This is a preview of our pop culture newsletter The Daily Beast’s Obsessed, written by senior entertainment reporter Kevin Fallon. To receive the full newsletter in your inbox each week, sign up for it here.
Make the Yuletide Gay
If I had to pinpoint the exact moment in this last four-year hellscape when I was reminded there was still hope for humanity, it would probably be when we sent “All I Want For Christmas Is You” to number one.
You might think this is a gay’s attention-craving hyperbole, and, well, yes it absolutely is. But it is also a reminder of the feeling of “oh wow, that’s actually a really nice thing!” that has risked extinction in recent times—the rare warming of the heart that’s kept it from succumbing to a hypothermic death-by-freezing.
It was a long-overdue triumph of justice when Mariah Carey’s indelible Christmas hit finally topped the charts. What better treat is there each season than to have your spirits lifted by holiday music, and who could deny that the elusive chanteuse’s modern contribution to the canon deserves vaunted status?
Now that we accomplished that, it’s time to set our eyes on the next great mission. Let’s do it with Kelly Clarkson, too.
“All I Want For Christmas Is You” is now safe in its holiday domination and celebration. It’s time to turn our attention to “Underneath the Tree,” which ranks alongside Carey’s hit as the strongest modern-pop addition to the playlist of holiday classics.
While “All I Want For Christmas Is You” lulls you with that quiet, dramatic, exaggerated tease, “Underneath the Tree” wastes just seconds of throat-clearing before it cannon-blasts you with its wall of sound. Carey has made a meme out of the anticipation for it to be seasonally appropriate to listen to her song, tsk-ing “not yet” before it’s close enough to the holidays. “Underneath the Tree,” then, is like premature ejaculation for the horniest of Christmas-music enthusiasts: “IT’S HAPPENING NOW!”
Both songs achieve the marvel of sounding both current and nostalgically retro. (I guess you would call that timeless.) They invoke the ’60s, Phil Spector-esque assault of brass and vocals, but with the polish of a modern-era pop-star voice.
The messages of the two songs are as innocuous as they are relatable. They’re about longing and the comfort of cozy love with the ultimate Christmas gift: a person to share the holiday with. It’s a malleable message. It works if you already have a Christmas boo, if you have a crush that you hope reaches out over the holidays, or if you’re wistful for a former, or absent, lover.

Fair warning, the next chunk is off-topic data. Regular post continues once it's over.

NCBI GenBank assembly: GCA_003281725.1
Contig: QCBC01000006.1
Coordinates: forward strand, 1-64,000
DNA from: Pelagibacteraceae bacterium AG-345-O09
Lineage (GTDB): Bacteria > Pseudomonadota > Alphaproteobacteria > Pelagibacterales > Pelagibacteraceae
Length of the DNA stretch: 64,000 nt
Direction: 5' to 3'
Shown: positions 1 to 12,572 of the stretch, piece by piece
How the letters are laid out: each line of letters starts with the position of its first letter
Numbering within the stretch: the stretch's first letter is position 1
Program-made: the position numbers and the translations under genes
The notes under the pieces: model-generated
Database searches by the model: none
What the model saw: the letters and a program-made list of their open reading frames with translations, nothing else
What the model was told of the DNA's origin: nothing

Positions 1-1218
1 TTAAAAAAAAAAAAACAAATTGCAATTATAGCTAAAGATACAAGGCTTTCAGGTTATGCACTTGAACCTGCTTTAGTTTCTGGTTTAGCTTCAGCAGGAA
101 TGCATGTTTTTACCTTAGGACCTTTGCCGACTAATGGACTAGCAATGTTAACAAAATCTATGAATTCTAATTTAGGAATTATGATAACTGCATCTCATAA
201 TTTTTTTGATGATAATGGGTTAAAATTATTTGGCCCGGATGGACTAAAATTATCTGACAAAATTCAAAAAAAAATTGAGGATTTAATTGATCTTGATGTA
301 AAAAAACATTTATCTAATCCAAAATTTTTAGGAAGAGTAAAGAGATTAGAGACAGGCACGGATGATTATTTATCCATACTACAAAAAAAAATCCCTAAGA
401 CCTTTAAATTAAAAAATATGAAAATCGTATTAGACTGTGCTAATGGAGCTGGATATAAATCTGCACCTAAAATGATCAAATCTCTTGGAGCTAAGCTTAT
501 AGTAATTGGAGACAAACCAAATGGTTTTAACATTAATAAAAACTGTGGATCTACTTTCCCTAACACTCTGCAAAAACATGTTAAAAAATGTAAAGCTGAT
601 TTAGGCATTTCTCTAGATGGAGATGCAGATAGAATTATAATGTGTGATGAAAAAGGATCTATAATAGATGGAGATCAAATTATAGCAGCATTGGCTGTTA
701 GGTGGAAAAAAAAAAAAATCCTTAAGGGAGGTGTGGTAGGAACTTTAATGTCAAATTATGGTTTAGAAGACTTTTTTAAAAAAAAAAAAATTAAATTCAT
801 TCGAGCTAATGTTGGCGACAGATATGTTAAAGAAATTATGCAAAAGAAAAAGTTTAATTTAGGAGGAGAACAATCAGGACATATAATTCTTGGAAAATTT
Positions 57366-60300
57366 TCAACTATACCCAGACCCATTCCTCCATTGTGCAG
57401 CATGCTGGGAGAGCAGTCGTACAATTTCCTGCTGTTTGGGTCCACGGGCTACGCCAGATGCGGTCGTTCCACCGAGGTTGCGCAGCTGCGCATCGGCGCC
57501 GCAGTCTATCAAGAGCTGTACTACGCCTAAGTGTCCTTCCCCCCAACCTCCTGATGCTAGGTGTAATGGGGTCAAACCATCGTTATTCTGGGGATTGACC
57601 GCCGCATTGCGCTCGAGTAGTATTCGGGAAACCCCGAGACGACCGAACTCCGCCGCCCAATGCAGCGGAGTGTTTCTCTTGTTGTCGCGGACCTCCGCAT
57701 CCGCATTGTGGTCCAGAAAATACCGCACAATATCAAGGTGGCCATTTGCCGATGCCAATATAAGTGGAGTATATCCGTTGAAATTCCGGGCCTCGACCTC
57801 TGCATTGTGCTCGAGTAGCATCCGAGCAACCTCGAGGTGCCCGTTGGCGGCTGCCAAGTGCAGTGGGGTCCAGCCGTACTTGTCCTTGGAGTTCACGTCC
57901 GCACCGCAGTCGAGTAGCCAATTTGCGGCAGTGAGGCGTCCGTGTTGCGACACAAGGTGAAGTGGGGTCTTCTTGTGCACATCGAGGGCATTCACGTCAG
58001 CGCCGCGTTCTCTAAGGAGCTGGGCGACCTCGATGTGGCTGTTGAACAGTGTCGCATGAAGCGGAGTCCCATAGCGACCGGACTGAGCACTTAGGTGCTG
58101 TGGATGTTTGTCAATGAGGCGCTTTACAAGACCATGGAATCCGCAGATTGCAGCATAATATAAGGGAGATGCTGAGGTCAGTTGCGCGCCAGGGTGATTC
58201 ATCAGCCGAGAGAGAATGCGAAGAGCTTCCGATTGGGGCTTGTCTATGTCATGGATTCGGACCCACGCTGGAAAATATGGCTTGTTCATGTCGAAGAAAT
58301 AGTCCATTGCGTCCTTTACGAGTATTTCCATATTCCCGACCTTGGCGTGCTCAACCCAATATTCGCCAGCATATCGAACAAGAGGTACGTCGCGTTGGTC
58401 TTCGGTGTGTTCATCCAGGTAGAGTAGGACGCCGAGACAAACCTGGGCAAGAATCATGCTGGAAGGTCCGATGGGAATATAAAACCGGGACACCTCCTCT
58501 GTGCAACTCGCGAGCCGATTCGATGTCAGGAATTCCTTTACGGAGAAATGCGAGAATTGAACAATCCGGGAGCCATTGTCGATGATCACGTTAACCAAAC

That’s the cleverness of both songs, and why “Underneath the Tree” is so shrewd in following in the footsteps of “All I Want For Christmas Is You.” These are joyous songs when you want them to be. But, like the best Christmas music, there are excruciating pangs of melancholy for those who need to hear them.
For every jolly “It’s the Most Wonderful Time of the Year” stalwart, there’s someone earnestly messaging Kacey Musgraves to re-record her rendition of “Have Yourself a Merry Little Christmas” to include the original lyrics “until then we’ll have to muddle through somehow” instead of the more optimistic “hang a shining star upon the highest bough.” Let the holidays be sad as intended!
Clarkson sings, “Presents, what a beautiful sight / Don’t mean a thing if you ain’t holding me tight / You’re all that I need / Underneath the tree.” Is she grateful that her love is back with her for the holidays? Is she wistfully singing about the one she lost and wishes were here with her now? It’s up for interpretation! Just as is the “you” that Mariah Carey wants for Christmas.
But whether bitter remorse or ecstatic swooning, these songs work because they’re perfect pop hooks, sung by perfect pop stars.
In some ways, “All I Want For Christmas Is You” reaching number one last year was the certification of Carey’s forever-legend status. Clarkson isn’t there yet, but she’s carving a path as an icon that reflects the new, turbulent age of forging a music career of that stature.
There’s obviously the industry turning point of her rise to fame spawned by a reality-TV singing competition. There’s the fight for legitimacy she had to earn because of that platform. There’s been the proof-is-in-the-voice triumph of continued success in spite of a trend toward autotune and image. And then there’s, especially lately, the diversification: Clarkson has roughly 47 jobs, including being the most-liked talk-show host since pre-scandal Ellen.
A hit Christmas song is, in the music industry, a bit of a coronation. And who deserves it more than our queen, Kelly Clarkson?